Leadership

The Key to Helping an Addicted Employee

You need a plan for dealing with substance abuse problems at your company. A guide to getting started.

Written by Dr. Anita Teslak for Benefits Canada

The problem of substance abuse is a growing epidemic that crosses all demographics and lifestyles—and substance abusers are more likely to work in an office than to be living on the street.

Those who suffer from an addiction or a mental illness often feel ashamed and uncomfortable, and they’re often too much in denial regarding the severity of their issues to discuss them openly. They do not easily ask for help and do not want to be seen as different, weak or vulnerable.

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Although there are clear substance abuse policies for employees who work in safety-sensitive positions, most companies in Canada have no policy to identify employees at risk for drug addiction. How effective are companies in dealing with employees who need professional help? What policies and procedures do they follow? Are HR managers trained to understand addiction and mental health?

Many employers have employee and family assistance programs (EFAPs) for their workforce, usually accessed voluntarily.

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Company HR professionals are trained to support front-line managers when they require assistance with employees, but are managers equipped to recognize the signs and symptoms of addiction and mental health issues? Are employees knowledgeable about what is happening with their colleagues?

HR professionals are most effective when they know the strengths and developmental areas of their employees. Really knowing the employees is the only way to truly be able to coach, develop and guide them so they can achieve their goals and be productive at work. HR plays a significant role in conducting those difficult and uncomfortable conversations.

Noticing an employee is arriving late more than usual, taking longer breaks or lunches and making more errors are three of the most common red flags. Others include taking more sick days, having interpersonal difficulties with peers and provoking customer complaints. Low productivity, a new desire to work in isolation, changes in mood or personality and changes in physical appearance (including sudden weight gain or loss and slovenly attire) are also warning signs.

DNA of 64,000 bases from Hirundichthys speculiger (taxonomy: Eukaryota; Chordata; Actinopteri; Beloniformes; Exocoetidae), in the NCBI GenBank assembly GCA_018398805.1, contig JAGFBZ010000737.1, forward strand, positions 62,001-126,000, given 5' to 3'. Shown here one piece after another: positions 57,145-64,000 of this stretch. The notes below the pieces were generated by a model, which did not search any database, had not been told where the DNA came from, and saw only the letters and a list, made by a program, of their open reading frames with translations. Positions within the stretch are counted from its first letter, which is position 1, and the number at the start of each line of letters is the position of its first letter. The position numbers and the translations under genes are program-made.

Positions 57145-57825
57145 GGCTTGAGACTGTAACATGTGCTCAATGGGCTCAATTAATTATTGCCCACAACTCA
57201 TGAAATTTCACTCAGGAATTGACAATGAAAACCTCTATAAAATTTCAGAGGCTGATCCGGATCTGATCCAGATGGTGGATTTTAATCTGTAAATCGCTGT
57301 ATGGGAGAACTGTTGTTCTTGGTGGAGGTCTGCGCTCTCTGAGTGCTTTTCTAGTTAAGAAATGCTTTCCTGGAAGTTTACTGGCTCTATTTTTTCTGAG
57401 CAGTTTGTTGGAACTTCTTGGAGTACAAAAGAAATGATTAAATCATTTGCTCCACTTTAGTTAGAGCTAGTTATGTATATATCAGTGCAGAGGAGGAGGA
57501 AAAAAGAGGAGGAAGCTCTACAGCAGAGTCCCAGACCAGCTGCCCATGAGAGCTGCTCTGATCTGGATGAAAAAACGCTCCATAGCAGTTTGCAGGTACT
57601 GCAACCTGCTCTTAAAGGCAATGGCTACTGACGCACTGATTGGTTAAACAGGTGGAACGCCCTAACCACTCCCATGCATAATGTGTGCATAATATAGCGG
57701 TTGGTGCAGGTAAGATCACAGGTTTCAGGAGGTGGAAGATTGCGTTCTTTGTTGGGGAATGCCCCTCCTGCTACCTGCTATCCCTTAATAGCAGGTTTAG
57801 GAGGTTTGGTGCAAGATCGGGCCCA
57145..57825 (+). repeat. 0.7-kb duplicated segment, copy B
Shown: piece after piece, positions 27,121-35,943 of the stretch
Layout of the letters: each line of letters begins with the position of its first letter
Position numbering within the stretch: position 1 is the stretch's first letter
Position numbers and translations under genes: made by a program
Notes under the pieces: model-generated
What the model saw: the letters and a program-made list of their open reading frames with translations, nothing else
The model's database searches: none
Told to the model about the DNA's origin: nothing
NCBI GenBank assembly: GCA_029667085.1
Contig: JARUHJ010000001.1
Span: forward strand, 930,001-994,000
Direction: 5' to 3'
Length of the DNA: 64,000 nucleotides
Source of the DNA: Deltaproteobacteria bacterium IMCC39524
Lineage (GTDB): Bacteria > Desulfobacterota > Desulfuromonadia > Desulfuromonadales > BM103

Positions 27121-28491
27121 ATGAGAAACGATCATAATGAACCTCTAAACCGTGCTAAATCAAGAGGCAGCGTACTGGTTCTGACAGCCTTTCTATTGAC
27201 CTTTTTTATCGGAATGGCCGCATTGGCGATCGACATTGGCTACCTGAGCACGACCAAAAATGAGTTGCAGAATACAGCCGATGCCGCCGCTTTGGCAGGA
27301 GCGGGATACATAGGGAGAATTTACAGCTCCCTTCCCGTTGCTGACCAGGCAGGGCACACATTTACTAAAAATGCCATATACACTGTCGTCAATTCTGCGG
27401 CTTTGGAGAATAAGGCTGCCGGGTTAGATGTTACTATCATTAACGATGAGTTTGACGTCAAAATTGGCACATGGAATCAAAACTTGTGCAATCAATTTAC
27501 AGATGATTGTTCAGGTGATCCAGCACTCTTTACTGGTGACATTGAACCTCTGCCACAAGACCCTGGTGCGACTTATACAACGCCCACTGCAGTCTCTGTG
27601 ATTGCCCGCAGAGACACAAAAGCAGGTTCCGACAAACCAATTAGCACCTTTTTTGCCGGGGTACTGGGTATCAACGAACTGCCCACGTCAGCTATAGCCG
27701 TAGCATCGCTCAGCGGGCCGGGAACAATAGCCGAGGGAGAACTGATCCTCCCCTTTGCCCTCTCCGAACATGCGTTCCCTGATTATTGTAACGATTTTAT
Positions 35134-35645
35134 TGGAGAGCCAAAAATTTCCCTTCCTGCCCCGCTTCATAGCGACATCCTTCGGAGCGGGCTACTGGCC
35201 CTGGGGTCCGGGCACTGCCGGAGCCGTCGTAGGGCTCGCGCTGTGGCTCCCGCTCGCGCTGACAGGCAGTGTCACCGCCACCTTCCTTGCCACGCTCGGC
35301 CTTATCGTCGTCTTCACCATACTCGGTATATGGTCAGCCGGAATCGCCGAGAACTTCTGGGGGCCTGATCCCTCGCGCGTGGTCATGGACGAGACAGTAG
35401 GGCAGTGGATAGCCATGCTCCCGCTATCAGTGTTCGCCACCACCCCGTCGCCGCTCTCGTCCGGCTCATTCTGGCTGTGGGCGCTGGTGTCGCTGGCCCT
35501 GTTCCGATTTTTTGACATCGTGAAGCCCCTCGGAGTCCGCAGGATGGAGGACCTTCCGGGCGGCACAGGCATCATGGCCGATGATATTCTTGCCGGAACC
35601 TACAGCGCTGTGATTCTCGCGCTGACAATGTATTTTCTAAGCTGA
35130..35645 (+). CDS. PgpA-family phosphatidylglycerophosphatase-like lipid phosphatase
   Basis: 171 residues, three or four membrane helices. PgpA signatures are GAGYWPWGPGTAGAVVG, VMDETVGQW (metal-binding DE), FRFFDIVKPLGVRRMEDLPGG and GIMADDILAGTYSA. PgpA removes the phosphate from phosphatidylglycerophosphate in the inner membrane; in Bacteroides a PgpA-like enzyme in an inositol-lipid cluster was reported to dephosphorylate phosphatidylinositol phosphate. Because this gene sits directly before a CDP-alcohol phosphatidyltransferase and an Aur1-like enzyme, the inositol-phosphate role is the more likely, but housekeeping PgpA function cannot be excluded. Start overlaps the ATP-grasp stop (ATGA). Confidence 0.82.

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Ensuring HR professionals can effectively discuss these problems is another challenge, particularly if these professionals have a tendency to exhibit unproductive behaviour. They might want to “play counsellor” or get overly involved in an employee’s personal life.

Being overly friendly could also be counterproductive. HR professionals shouldn’t send mixed messages. Nor should they minimize or avoid issues because they are uncomfortable.

Improving psychological health and well-being in the workplace starts with everyone. For an intervention or discussion to take place, HR professionals need specific policies and procedures that are easy to follow. They need to accept mental health and addiction issues as real and present in the workplace.

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HR workers should review usage data with their EFAPs and develop strategies, including training other HR professionals to support managers and leaders. It’s important to educate all employees on how to help one another, and train managers and leaders in how to recognize signs and symptoms. Finally, HR professionals should be willing to have difficult conversations, provide solutions and engage peers when things get tricky.

Planning and awareness on the part of HR professionals can go a long way toward ensuring a healthy work environment for everyone.

Dr. Anita Teslak is vice-president, operations, executive health and performance, at GreeneStone Healthcare Corp.

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Have you every had to deal with an employee with a substance abuse problem? How did you handle the situation? Share your experience using the comment section below.

Originally appeared on PROFITguide.com